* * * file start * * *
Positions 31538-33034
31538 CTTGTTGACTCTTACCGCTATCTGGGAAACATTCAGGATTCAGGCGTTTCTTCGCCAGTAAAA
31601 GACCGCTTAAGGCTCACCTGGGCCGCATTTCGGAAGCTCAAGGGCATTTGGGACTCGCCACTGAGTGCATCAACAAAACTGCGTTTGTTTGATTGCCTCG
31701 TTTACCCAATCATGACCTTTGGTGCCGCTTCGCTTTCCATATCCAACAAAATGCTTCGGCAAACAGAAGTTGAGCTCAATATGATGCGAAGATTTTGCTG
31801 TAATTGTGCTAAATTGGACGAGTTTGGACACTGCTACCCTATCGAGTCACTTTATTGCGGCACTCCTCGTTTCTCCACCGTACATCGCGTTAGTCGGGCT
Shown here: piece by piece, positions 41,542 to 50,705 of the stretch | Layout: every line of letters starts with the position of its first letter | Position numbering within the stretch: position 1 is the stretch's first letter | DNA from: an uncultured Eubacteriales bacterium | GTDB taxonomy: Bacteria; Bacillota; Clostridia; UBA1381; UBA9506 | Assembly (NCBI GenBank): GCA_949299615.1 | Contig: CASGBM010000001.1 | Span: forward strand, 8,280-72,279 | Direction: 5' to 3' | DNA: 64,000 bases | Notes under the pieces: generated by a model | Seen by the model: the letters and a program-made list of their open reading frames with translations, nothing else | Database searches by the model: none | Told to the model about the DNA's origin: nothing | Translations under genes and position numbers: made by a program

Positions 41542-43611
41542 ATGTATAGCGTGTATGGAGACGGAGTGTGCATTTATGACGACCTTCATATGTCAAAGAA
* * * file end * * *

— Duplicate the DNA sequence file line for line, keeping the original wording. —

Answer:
Positions 31538-33034
31538 CTTGTTGACTCTTACCGCTATCTGGGAAACATTCAGGATTCAGGCGTTTCTTCGCCAGTAAAA
31601 GACCGCTTAAGGCTCACCTGGGCCGCATTTCGGAAGCTCAAGGGCATTTGGGACTCGCCACTGAGTGCATCAACAAAACTGCGTTTGTTTGATTGCCTCG
31701 TTTACCCAATCATGACCTTTGGTGCCGCTTCGCTTTCCATATCCAACAAAATGCTTCGGCAAACAGAAGTTGAGCTCAATATGATGCGAAGATTTTGCTG
31801 TAATTGTGCTAAATTGGACGAGTTTGGACACTGCTACCCTATCGAGTCACTTTATTGCGGCACTCCTCGTTTCTCCACCGTACATCGCGTTAGTCGGGCT
Shown here: piece by piece, positions 41,542 to 50,705 of the stretch | Layout: every line of letters starts with the position of its first letter | Position numbering within the stretch: position 1 is the stretch's first letter | DNA from: an uncultured Eubacteriales bacterium | GTDB taxonomy: Bacteria; Bacillota; Clostridia; UBA1381; UBA9506 | Assembly (NCBI GenBank): GCA_949299615.1 | Contig: CASGBM010000001.1 | Span: forward strand, 8,280-72,279 | Direction: 5' to 3' | DNA: 64,000 bases | Notes under the pieces: generated by a model | Seen by the model: the letters and a program-made list of their open reading frames with translations, nothing else | Database searches by the model: none | Told to the model about the DNA's origin: nothing | Translations under genes and position numbers: made by a program

Positions 41542-43611
41542 ATGTATAGCGTGTATGGAGACGGAGTGTGCATTTATGACGACCTTCATATGTCAAAGAA